Bankruptcy in AZ FICO Chart


Your FICO* credit score is based on both positive and negative information found in your credit report.  The FICO system analyzes five categories to compute your score:


Payment History

35% of your FICO credit score is determined by your payment history including which of your accounts were paid on time, the amounts owed on each account and the length of any delinquencies. The history also includes any adverse public records such as bankruptcies, judgments or liens.  While missing payments or frequently paying bills late will drastically lower your score, the good news is, FICO favors recent activity, so you can improve your score by making timely payments or working out payments plans that suit your budget.

Credit Utilization Rate

30% of your FICO credit score is based on the ratio of how much money you owe versus how much credit you have available (the “credit utilization rate”). Someone close to maxing out his or her credit cards is seen as a higher risk of default.  It also means that when you open a new account and have more available credit, your credit utilization ratio will go down, so long as they do not incur additional debt.

Length of Credit History

15% of your FICO credit score is based on the length of your credit history.  It includes the length of time your accounts have been open and how long it has been since they have been active. Typically, the longer your credit history, the better.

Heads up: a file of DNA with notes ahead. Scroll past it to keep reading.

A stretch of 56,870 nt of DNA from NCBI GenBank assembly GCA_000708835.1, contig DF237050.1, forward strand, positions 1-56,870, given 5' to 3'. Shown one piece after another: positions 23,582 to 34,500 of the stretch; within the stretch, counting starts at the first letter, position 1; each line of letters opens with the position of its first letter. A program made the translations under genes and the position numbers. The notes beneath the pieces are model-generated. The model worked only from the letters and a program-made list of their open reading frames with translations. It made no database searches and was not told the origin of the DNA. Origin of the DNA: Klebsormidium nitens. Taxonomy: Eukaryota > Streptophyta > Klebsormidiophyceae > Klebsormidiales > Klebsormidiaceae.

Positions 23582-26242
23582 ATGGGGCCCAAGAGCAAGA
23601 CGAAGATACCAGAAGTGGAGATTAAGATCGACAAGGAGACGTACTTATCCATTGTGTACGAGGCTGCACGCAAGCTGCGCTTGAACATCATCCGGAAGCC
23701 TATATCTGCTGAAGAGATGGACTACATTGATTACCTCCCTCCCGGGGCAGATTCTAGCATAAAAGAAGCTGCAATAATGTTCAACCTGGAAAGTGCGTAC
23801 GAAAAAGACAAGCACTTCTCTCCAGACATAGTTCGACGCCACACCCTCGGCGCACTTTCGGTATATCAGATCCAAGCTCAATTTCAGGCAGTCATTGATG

Types of Credit

10% of your FICO credit score is based on the type of credit you use. Having many different types of credit, including mortgages, credit cards, car loans, revolving and installment credit, will generate a higher FICO credit score.

Other Financial Data

10% of your FICO credit score includes “other financial data” such as searches or “inquiries” for credit.   Applying for or opening too many accounts in too short of a time period is interpreted as a sign of risk and will lower your score.   Rate shopping for one specific type of loan should not have much impact on your score.

The Importance of Understanding Your Score

All of the credit agencies calculate a score between 300 (extremely poor creditworthiness) and 850 (perfect credit). The average score is roughly 710. Your credit score may be used to determine the approval or denial of car loans, mortgages and other major credit purchases, as well as the interest rates available to you.

*FICO – FICO stands for Fair Isaac and Company, the company responsible for developing the software that most credit bureaus in the U.S. use to determine credit scores.